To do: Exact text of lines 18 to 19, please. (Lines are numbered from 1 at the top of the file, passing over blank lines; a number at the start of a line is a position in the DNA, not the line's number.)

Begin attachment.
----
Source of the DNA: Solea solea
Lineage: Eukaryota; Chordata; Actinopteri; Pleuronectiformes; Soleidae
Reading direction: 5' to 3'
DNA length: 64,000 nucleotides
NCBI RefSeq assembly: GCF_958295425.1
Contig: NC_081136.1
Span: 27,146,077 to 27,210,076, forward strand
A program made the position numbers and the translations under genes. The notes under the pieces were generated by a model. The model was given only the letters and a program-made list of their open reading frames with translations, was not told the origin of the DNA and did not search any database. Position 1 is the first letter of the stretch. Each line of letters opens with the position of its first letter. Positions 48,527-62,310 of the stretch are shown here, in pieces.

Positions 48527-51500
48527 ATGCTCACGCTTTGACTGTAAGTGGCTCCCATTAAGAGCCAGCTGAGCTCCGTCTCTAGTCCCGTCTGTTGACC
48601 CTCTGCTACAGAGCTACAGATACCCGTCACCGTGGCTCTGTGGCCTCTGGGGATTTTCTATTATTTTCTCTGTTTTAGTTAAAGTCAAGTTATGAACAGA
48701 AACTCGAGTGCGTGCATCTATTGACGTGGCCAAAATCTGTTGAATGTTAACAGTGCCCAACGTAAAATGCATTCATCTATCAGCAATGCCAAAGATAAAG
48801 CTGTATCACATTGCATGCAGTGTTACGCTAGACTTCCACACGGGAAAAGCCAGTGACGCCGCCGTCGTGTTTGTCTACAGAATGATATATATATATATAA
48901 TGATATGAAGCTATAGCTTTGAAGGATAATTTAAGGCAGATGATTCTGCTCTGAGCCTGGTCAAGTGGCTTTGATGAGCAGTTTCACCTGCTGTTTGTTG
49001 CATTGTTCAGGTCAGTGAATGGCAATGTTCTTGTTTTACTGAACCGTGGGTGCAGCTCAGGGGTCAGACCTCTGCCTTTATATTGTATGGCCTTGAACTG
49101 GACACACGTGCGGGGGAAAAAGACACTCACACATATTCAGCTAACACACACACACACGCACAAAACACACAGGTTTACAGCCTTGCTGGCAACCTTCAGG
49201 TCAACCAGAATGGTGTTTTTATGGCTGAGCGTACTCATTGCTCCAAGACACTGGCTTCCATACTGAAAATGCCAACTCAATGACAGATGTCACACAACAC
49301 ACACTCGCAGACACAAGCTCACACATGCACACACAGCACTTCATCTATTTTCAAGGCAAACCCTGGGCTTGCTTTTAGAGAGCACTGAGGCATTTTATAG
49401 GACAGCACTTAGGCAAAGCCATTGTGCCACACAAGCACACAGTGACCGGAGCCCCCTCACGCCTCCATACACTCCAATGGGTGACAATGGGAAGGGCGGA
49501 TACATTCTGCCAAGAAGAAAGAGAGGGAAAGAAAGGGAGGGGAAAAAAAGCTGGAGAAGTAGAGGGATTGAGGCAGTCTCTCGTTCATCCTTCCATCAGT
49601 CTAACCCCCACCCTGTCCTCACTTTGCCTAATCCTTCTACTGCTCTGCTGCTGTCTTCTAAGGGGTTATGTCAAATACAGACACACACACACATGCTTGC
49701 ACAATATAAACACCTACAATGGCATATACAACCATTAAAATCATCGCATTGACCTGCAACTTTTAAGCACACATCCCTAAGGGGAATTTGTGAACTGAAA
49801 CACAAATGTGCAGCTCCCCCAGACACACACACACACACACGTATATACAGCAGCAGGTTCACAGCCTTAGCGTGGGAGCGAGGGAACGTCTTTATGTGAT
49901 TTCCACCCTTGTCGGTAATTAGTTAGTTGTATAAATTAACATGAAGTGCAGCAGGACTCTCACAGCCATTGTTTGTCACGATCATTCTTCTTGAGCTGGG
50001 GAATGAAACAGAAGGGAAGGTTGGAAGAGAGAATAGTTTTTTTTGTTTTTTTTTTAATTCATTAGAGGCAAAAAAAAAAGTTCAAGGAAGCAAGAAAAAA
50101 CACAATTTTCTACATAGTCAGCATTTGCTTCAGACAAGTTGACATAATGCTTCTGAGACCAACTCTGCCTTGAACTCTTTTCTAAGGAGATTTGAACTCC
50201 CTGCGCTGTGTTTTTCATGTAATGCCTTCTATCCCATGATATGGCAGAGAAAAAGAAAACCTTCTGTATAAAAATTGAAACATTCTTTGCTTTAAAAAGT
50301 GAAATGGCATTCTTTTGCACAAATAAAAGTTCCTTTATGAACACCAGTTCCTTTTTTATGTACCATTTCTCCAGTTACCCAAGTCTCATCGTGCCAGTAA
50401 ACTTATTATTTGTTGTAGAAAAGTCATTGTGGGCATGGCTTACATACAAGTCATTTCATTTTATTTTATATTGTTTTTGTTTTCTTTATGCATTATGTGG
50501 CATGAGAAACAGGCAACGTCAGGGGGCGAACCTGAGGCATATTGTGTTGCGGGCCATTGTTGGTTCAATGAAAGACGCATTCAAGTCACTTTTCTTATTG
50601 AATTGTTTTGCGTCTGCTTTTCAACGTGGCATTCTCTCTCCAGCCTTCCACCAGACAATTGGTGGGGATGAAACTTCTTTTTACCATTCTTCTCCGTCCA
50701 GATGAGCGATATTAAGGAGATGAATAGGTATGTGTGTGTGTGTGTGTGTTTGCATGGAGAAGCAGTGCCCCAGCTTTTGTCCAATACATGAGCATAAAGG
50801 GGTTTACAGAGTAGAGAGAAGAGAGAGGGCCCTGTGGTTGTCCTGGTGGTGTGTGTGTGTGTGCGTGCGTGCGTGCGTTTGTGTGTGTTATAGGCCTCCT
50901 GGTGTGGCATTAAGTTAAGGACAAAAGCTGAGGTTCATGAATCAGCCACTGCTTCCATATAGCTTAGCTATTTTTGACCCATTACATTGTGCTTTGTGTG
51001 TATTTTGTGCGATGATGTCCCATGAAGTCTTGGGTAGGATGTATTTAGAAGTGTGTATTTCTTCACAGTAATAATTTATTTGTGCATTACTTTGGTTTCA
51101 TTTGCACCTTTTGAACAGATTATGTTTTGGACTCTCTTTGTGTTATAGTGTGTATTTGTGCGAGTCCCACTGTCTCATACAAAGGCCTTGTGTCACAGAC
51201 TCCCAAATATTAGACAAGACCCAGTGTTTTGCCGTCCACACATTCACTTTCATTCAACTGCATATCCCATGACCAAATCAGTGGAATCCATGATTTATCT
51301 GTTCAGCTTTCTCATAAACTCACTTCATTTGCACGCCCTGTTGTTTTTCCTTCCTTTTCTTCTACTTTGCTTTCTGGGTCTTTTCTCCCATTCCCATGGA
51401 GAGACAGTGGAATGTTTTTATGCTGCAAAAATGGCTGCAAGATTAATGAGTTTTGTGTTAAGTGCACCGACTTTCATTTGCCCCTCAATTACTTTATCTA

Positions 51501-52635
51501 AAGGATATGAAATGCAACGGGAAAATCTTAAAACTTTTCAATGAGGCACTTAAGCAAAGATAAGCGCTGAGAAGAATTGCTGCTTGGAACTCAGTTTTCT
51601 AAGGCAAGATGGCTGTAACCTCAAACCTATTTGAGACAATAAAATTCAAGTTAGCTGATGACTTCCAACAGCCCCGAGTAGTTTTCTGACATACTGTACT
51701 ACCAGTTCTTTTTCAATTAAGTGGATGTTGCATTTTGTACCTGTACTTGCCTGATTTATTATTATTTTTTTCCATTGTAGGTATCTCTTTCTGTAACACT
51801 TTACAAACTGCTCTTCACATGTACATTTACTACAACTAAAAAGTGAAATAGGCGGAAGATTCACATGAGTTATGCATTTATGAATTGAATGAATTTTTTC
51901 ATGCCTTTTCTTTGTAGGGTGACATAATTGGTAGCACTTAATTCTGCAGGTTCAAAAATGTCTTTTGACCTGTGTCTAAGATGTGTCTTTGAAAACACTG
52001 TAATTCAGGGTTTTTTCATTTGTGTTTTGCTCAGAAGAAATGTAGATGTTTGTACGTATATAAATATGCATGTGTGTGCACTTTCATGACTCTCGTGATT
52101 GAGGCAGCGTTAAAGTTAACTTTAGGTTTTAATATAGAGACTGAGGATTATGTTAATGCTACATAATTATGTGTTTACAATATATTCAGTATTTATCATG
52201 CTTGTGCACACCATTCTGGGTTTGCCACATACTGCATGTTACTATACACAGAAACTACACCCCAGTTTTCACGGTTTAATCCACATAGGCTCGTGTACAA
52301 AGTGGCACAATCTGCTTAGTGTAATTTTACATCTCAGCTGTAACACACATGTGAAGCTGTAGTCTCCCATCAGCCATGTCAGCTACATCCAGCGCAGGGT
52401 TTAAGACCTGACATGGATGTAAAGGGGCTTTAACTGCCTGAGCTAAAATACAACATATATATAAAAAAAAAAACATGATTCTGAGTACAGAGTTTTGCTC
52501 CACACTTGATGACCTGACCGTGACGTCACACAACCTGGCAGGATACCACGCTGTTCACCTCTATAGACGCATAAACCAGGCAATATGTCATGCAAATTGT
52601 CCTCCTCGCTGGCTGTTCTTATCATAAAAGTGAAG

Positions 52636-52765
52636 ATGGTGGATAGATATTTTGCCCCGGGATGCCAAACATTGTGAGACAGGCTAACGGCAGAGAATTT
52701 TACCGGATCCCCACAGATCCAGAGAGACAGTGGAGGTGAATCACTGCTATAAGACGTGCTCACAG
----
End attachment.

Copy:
49301 ACACTCGCAGACACAAGCTCACACATGCACACACAGCACTTCATCTATTTTCAAGGCAAACCCTGGGCTTGCTTTTAGAGAGCACTGAGGCATTTTATAG
49401 GACAGCACTTAGGCAAAGCCATTGTGCCACACAAGCACACAGTGACCGGAGCCCCCTCACGCCTCCATACACTCCAATGGGTGACAATGGGAAGGGCGGA